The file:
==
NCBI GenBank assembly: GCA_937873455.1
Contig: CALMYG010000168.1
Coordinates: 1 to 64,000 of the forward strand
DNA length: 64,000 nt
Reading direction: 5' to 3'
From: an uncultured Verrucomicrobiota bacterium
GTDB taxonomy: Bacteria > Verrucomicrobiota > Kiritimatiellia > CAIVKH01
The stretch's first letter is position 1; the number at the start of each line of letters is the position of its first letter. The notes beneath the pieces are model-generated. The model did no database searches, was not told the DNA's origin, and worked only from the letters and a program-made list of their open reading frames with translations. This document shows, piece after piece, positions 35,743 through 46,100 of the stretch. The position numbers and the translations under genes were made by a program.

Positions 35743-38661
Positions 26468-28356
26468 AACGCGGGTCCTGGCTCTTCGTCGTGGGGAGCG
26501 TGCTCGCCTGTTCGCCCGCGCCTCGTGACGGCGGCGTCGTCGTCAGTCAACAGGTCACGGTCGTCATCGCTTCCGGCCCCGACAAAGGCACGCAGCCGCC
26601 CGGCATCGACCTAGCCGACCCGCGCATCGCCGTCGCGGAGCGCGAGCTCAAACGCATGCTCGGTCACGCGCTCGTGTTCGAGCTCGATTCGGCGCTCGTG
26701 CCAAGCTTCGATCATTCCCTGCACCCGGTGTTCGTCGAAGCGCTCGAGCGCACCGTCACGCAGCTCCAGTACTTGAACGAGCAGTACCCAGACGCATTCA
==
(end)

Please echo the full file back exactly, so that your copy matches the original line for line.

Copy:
NCBI GenBank assembly: GCA_937873455.1
Contig: CALMYG010000168.1
Coordinates: 1 to 64,000 of the forward strand
DNA length: 64,000 nt
Reading direction: 5' to 3'
From: an uncultured Verrucomicrobiota bacterium
GTDB taxonomy: Bacteria > Verrucomicrobiota > Kiritimatiellia > CAIVKH01
The stretch's first letter is position 1; the number at the start of each line of letters is the position of its first letter. The notes beneath the pieces are model-generated. The model did no database searches, was not told the DNA's origin, and worked only from the letters and a program-made list of their open reading frames with translations. This document shows, piece after piece, positions 35,743 through 46,100 of the stretch. The position numbers and the translations under genes were made by a program.

Positions 35743-38661
Positions 26468-28356
26468 AACGCGGGTCCTGGCTCTTCGTCGTGGGGAGCG
26501 TGCTCGCCTGTTCGCCCGCGCCTCGTGACGGCGGCGTCGTCGTCAGTCAACAGGTCACGGTCGTCATCGCTTCCGGCCCCGACAAAGGCACGCAGCCGCC
26601 CGGCATCGACCTAGCCGACCCGCGCATCGCCGTCGCGGAGCGCGAGCTCAAACGCATGCTCGGTCACGCGCTCGTGTTCGAGCTCGATTCGGCGCTCGTG
26701 CCAAGCTTCGATCATTCCCTGCACCCGGTGTTCGTCGAAGCGCTCGAGCGCACCGTCACGCAGCTCCAGTACTTGAACGAGCAGTACCCAGACGCATTCA